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Overview

Brief Summary

Passerina cyanea

A small (5 ½ inches) bunting, the male Indigo Bunting is most easily identified by its bright blue body, dark wings and tail, and small conical bill. The female Indigo Bunting is brownish gray on top and pale brown below. Male Indigo Buntings resemble females during their autumn molt, taking on brown feathers in place of the bright blue plumage they wore during the breeding season. The Indigo Bunting breeds across much of the eastern United States and southern Canada south to central Florida and Texas. This species also breeds locally west of the plains as far as California and the southwest. In winter, Indigo Buntings may be found in south Florida, southern Mexico, Central America, and the West Indies. Indigo Buntings breed in forest edges and clearings of open deciduous woodlands. During the winter, this species may be found in tropical grassland and scrubland. Indigo Buntings primarily eat insects during the summer, adding seeds and berries to their diet in the winter. In appropriate habitat, Indigo Buntings may be seen foraging for food in shrubs and low tree branches. Birdwatchers may also listen for this species’ song, a series of paired notes vaguely recalling that of a finch. Indigo Buntings are primarily active during the day.

Threat Status: Least Concern

  • Indigo Bunting (Passerina cyanea). The Internet Bird Collection. Lynx Edicions, n.d. Web. 20 July 2012. .
  • Passerina cyanea. Xeno-canto. Xeno-canto Foundation, n.d. Web. 20 July 2012. .
  • Payne, Robert B. 2006. Indigo Bunting (Passerina cyanea), The Birds of North America Online (A. Poole, Ed.). Ithaca: Cornell Lab of Ornithology; Retrieved from the Birds of North America Online: http://bna.birds.cornell.edu/bna/species/004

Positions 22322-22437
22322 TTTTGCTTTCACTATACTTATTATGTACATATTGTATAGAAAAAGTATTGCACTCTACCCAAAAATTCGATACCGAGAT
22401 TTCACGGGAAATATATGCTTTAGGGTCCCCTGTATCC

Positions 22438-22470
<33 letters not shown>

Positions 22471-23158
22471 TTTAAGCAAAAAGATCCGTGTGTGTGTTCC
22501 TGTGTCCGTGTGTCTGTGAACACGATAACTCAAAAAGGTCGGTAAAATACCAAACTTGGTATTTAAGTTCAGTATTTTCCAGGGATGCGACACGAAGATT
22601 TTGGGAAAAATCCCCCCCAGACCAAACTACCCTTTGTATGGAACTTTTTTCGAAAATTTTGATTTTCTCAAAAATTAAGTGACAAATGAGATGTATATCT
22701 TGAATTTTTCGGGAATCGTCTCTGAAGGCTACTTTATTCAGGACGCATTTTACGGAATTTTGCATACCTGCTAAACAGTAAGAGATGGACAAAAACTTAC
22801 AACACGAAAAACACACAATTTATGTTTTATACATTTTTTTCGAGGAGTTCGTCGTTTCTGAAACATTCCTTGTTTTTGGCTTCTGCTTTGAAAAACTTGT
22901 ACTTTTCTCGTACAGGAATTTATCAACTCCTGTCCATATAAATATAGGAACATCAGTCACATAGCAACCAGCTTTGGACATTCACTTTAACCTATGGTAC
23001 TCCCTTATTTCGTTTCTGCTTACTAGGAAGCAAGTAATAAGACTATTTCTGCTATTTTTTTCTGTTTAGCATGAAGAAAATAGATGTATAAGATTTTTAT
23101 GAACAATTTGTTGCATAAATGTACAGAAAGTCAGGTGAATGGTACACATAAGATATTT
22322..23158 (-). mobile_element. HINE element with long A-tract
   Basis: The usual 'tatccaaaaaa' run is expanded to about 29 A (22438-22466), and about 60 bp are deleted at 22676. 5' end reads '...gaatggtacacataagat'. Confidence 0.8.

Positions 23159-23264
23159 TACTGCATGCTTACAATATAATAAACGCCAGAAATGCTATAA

• Peterson, Roger Tory. Birds of Eastern and Central North America. Boston: Houghton Mifflin, 1980. Print.
  • eBird Range Map - Indigo Bunting. eBird. Cornell Lab of Ornithology, N.d. Web. 20 July 2012. .
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Distribution

Indigo buntings (Passerina cyanea) breed throughout eastern North America from the Great Plains eastward, south of the coniferous forest region. There are also some breeding populations in the western United States, including Utah, Arizona and California. Indigo buntings winter in the coastal regions of Mexico, Central America, northern South America and the Caribbean.

Biogeographic Regions: nearctic (Native ); neotropical (Native )

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occurs (regularly, as a native taxon) in multiple nations

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National Distribution

Canada

Origin: Native

Regularity: Regularly occurring

Currently: Present

Confidence: Confident

Type of Residency: Breeding

United States

Origin: Native

Regularity: Regularly occurring

Currently: Present

Confidence: Confident

Type of Residency: Breeding

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Global Range: BREEDING: southeastern British Columbia and southeastern Saskatchewan across southern Canada to southern Maine, southern New Brunswick, and Nova Scotia, south to southern New Mexico, southern Texas, Gulf Coast, and central Florida; sporadic breeding southwest to southern California, southeastern Arizona, and southwestern Utah (Payne 1992, AOU 1998). NON-BREEDING: Nayarit, San Luis Potosi, and Bermuda south to Panama and northwestern Colombia; Bahamas, Greater Antilles (including the Virgin Islands), Cayman Islands; rarely from southern Texas, Gulf Coast, and Florida south (AOU 1998).